Over half of youth with attention-deficit/hyperactivity disorder (ADHD) have co-occurring psychiatric or medical conditions that present treatment challenges. Stimulants are the most effective pharmacologic treatment of ADHD for preschoolers to adults but questions about safety with co-occurring conditions frequently arise. In addition, stigma surrounding diagnosis and treatment can negatively impact care. This manuscript presents evidence-based practice pearls to guide treatment decisions for youth with ADHD and common coexisting psychiatric and medical conditions. Recommendations address specific stimulant adverse effects (i.e., anxiety, cardiac, growth, mania, psychosis) along with management strategies. Pearls were developed for the most common clinical questions, controversial topics, or therapeutic issues that may not be widely known. The goals of this manuscript are to: 1) provide a detailed resource for interprofessional teams regarding stimulant use in youth with ADHD, 2) improve therapeutic outcomes for youth with ADHD and co-occurring psychiatric and/or medical conditions through evidence-based recommendations, and 3) decrease stigma associated with stimulant use through education.

Attention-deficit/hyperactivity disorder (ADHD) occurs in 5% to 10% of children and adolescents and can impede learning, healthy growth, and development if left untreated (Table 1).1  Behavioral interventions are effective and should be employed, but alone are insufficient to effectively manage symptoms for most youth with ADHD.2,3  Stimulant medications are first line treatment for ADHD in youth > 5 years old due to superior efficacy over other pharmacotherapeutic options and overall good tolerability (Table 2).2,3  An analysis of 133 double blind, placebo-controlled trials involving approximately 11,000 youth showed a methylphenidate trial should be recommended first line among children and adolescents due to high efficacy and better tolerability than amphetamines.2  Amphetamines, while effective, are associated with more appetite suppression, weight loss, and increased blood pressure in children and adolescents compared with methylphenidate. Of note, affect lability, moodiness, and irritability are more likely in preschoolers who receive stimulants compared with older children, warranting close monitoring and risk vs benefit assessment when initiating stimulant medication prior to age 6.4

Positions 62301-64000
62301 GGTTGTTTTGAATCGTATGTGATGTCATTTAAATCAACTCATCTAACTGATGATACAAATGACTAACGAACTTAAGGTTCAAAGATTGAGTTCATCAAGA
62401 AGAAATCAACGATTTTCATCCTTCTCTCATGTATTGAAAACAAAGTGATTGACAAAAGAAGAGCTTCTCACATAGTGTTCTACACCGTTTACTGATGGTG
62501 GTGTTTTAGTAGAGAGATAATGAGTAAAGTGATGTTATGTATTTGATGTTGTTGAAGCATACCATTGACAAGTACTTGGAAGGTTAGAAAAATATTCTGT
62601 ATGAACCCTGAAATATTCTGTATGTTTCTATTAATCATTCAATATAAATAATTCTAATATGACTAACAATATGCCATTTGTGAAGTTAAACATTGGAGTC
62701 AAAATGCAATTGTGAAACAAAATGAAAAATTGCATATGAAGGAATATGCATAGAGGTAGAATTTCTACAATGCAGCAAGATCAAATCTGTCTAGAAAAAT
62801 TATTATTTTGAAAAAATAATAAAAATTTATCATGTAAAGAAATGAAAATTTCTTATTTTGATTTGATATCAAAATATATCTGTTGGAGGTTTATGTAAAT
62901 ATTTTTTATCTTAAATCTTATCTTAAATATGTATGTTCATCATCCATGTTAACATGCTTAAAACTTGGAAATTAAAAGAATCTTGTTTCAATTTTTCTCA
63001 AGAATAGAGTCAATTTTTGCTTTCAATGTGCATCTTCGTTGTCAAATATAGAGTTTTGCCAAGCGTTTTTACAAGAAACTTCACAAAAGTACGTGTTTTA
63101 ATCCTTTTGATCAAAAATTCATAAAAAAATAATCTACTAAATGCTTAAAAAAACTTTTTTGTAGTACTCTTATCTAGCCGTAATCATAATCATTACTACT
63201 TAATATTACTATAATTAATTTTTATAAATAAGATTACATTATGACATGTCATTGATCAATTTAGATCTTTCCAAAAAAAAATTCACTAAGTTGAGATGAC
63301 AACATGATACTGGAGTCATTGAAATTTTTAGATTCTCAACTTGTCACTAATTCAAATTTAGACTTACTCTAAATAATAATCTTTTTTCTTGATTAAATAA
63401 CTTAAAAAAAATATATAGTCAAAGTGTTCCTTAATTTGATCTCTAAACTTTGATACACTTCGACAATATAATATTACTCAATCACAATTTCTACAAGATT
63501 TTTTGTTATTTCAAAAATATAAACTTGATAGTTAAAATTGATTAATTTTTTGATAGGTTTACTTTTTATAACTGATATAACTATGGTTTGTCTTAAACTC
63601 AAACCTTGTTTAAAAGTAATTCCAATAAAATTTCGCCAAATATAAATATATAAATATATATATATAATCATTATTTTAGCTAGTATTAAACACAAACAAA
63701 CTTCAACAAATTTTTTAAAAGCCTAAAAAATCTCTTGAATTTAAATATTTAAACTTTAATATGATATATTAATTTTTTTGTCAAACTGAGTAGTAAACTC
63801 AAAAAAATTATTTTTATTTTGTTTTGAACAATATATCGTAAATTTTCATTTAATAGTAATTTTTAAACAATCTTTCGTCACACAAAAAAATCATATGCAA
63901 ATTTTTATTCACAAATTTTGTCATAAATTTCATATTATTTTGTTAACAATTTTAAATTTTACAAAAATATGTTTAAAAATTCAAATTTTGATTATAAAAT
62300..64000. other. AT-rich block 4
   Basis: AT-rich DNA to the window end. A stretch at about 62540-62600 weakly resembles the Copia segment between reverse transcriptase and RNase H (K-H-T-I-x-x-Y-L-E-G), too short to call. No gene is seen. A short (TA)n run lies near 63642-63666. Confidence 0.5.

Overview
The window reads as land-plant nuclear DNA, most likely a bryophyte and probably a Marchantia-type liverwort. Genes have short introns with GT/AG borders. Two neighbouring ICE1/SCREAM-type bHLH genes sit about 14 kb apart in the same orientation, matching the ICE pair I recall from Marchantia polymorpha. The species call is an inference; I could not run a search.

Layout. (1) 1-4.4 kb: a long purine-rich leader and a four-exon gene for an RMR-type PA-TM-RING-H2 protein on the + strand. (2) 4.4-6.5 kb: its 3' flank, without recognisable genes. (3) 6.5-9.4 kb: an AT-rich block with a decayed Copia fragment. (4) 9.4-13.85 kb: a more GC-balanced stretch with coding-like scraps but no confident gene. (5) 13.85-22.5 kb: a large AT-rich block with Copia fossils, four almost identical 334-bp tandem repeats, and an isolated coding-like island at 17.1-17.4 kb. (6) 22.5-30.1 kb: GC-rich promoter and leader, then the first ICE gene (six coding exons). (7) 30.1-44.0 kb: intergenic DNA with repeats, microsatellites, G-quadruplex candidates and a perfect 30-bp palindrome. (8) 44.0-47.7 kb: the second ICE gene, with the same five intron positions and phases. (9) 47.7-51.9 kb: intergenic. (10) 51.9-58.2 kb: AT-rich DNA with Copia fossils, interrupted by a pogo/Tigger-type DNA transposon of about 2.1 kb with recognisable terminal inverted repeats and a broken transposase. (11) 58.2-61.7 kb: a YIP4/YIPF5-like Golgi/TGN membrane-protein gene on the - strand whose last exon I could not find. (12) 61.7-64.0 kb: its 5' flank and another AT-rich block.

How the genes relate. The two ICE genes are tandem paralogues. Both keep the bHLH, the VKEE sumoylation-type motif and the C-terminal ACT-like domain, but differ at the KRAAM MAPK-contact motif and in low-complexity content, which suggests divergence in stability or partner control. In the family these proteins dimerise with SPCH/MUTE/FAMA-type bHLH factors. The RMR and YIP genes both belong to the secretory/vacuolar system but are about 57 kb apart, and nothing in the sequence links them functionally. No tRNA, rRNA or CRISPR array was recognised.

Table 1.

Risks and Consequences of Untreated/Undertreated ADHD1,5,85,86 

Risks and Consequences of Untreated/Undertreated ADHD1,5,85,86
Risks and Consequences of Untreated/Undertreated ADHD1,5,85,86
Table 2.

AAP ADHD Treatment Guidelines3 

AAP ADHD Treatment Guidelines3
AAP ADHD Treatment Guidelines3

Over half of individuals with ADHD have co-occurring conditions (Table 3). Anxiety, oppositional defiant, autism spectrum, substance use disorders, learning disabilities, and chronic medical conditions (e.g., diabetes, asthma) commonly occur in children and adolescents with ADHD, presenting treatment challenges.1  The Society for Developmental and Behavioral Pediatrics has introduced the term “complex ADHD” to facilitate integrated, interprofessional assessment and treatment for patients with ADHD and coexisting conditions. Complex ADHD is defined by any of the following: age at diagnosis (before 4 years or after 12 years of age), presence of coexisting conditions, moderate to severe impact of symptoms on daily functioning, diagnostic uncertainty by the primary care provider, or lower than expected response to treatment.5 

Table 3.

One-Year Prevalence of Co-Occurring ­Conditions in Youth With ADHD5,10,21,24,68,87 

One-Year Prevalence of Co-Occurring ­Conditions in Youth With ADHD5,10,21,24,68,87
One-Year Prevalence of Co-Occurring ­Conditions in Youth With ADHD5,10,21,24,68,87

Pharmacists are important collaborators on the interprofessional team to ensure optimal utilization of stimulants, given their understanding of pediatric-specific risk for adverse effects, prescribing differences compared with adults, and co-occurring medical/psychiatric conditions.2,6,7  Board Certified Psychiatric Pharmacists are specifically equipped to partner with Board Certified Pediatric Pharmacists and interprofessional teams on complex cases, including those with psychiatric comorbidities, substance use disorders, multiple medication failures, and medical complexity.8